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Five things to watch: Vikings at Eagles

12/28/2010

Are you ready for some Tuesday night football? For the first time in 64 years, the NFL will hold a game on a Tuesday. The Minnesota Vikings have been hanging out in Philadelphia since Saturday, and they'll likely be starting rookie quarterback Joe Webb unless Brett Favre has a little more drama up his sleeve. Here are five thoughts on tonight's battle between the Philadelphia Eagles and Vikings:

1. Which team does the 48-hour delay help more? I've enjoyed all the rhetoric coming out of the Pennsylvania governor's office. Gov. Ed Rendell, an unabashed Eagles fan who appears on Eagles postgame shows, thinks the postponement was un-American and that China wouldn't have considered delaying a game because of a little blizzard. But Rendell should actually be pleased that the Eagles will play on a relatively dry field tonight. The Eagles may have the fastest offense in the league, so the snow could have neutralized that advantage over the Vikings. I know Philadelphia will have to play the Dallas Cowboys on short rest on Sunday, but I don't think it'll be intimidated by the prospect of facing young Stephen McGee at the Linc. In the big picture, perhaps it will hurt the Eagles that they could end up playing three games in a 12-day span, but it won't be an issue against a Vikings team led by a rookie quarterback. Even the great Adrian Peterson can't bail this team out at this point.

2. The Eagles must shut down the Vikings' running game early. The delay may have allowed Peterson (knee, ankle) to be able to play. His backup is Toby Gerhart, a powerful inside runner who's not really a home-run threat. The Eagles have been excellent against the run since defensive tackle Antonio Dixon took over as the starter in Week 5. The Eagles allow only 89.1 rushing yards per game. If Philadelphia can keep Peterson and Gerhart down early, it will put a lot of pressure on Webb. Peterson has had only one 100-yard rushing day in his past seven outings, so it's hard to imagine him going off Tuesday night.

3. Andy Reid may want to consider a few handoffs early in the game. The Eagles will invariably try to go up top with a deep ball to DeSean Jackson or Jeremy Maclin early in this game. Every team in the league should know what's coming on that first possession, but most of them can't do anything about it. Vikings interim coach Leslie Frazier has a ton of respect for Reid and offensive coordinator Marty Mornhinweg. He'll try to emulate what the Bears did against the Vikings, but I don't think he has the personnel to get it done. The Vikings have an All-Pro defensive end in Jared Allen, but I think the Eagles could actually run the ball at him. If LeSean McCoy can rip off a couple of nice runs early in this game, it will make Michael Vick even more effective in the play-action game. The Vikings will do everything they can to make him roll right, but that's easier said than done.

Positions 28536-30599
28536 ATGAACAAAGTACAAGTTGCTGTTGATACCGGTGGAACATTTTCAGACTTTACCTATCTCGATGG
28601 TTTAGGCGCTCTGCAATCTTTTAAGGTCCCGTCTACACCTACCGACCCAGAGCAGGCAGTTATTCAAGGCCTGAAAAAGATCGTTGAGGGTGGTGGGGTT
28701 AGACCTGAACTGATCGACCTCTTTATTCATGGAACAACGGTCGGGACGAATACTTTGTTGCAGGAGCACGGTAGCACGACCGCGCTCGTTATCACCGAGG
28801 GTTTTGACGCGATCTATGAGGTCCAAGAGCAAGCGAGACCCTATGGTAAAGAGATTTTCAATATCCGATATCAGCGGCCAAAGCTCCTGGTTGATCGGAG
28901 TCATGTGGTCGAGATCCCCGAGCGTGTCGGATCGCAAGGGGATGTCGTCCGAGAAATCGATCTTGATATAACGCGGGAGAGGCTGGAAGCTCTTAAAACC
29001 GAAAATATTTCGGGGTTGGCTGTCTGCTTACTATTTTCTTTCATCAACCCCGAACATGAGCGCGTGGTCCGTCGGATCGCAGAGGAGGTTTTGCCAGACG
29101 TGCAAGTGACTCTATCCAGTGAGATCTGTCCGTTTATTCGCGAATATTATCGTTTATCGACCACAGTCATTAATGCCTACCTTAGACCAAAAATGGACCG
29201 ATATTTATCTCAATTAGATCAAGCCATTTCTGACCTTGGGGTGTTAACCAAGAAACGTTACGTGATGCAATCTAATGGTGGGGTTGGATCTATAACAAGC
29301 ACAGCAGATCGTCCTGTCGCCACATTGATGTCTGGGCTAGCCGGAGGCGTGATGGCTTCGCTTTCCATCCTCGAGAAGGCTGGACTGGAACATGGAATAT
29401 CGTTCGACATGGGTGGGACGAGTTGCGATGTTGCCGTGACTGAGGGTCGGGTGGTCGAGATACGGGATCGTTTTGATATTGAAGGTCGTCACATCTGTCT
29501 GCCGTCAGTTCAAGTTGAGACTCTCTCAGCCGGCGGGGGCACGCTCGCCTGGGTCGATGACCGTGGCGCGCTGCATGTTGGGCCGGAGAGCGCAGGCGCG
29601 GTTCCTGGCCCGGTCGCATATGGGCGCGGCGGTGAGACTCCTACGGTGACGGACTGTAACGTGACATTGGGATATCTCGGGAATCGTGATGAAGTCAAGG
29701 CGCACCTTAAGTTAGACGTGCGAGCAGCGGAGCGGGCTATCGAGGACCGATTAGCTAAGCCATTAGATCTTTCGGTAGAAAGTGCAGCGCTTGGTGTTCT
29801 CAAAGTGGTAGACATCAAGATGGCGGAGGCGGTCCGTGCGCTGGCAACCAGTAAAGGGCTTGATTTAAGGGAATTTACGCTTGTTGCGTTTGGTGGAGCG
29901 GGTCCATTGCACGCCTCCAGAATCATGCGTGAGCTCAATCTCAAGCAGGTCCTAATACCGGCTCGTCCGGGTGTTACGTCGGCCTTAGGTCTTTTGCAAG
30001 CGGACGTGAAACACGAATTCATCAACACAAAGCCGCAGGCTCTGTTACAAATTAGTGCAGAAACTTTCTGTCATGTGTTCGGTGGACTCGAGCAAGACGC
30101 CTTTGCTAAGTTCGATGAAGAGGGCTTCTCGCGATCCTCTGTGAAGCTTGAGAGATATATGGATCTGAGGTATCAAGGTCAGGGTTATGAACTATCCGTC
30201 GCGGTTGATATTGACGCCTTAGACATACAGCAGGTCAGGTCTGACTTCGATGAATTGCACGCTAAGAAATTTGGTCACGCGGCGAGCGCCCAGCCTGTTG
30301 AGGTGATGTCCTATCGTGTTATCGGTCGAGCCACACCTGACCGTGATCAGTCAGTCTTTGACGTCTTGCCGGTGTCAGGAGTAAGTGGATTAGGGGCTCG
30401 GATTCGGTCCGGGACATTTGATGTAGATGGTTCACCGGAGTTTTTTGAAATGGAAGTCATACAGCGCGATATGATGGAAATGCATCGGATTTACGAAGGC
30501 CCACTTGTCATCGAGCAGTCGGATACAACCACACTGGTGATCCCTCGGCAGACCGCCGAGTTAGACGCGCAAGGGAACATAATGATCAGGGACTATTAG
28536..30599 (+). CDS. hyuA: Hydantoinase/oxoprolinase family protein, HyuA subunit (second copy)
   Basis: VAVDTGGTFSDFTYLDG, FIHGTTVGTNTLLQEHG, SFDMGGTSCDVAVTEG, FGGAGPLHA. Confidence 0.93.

4. The Eagles will be vulnerable to big plays by the Vikings' tight ends. The Vikings have an excellent tight end in Visanthe Shiancoe. I believe Minnesota will try to get Shiancoe matched up on Eagles rookie middle linebacker Jamar Chaney. The rookie played really well against the Giants last week (16 tackles), but Shiancoe is a tough cover down the seam. The Vikings are at their best when they can get their big targets (Shiancoe and Sidney Rice) the ball in the middle of the field. The Eagles must make sure they tackle in the secondary in this game. Cornerback Dimitri Patterson had an awful game against the Giants, so look for the Vikings to take some shots to his side.

5. The Eagles must win this game in the first 10 minutes. Philadelphia has been prolific in the first quarter this season. Reid and Mornhinweg do a tremendous job scripting those first 15 plays, and we've seen teams (Redskins, Cowboys) get overwhelmed against them from the opening snap. If the Eagles can grab a comfortable lead in the first quarter, it will put the Vikings in a really bad spot. The best-case scenario for Reid is if Vick and several other starters are hanging out on the sideline midway through the third quarter. The Eagles have the firepower to cause that scenario. If that happens, this whole 48-hour delay can sort of be mitigated.

And for those of us who watched that Yanks-Giants game 64 years ago, we know how exciting Tuesday night football can be. Enjoy the show. And the Beast will be available for postgame comments.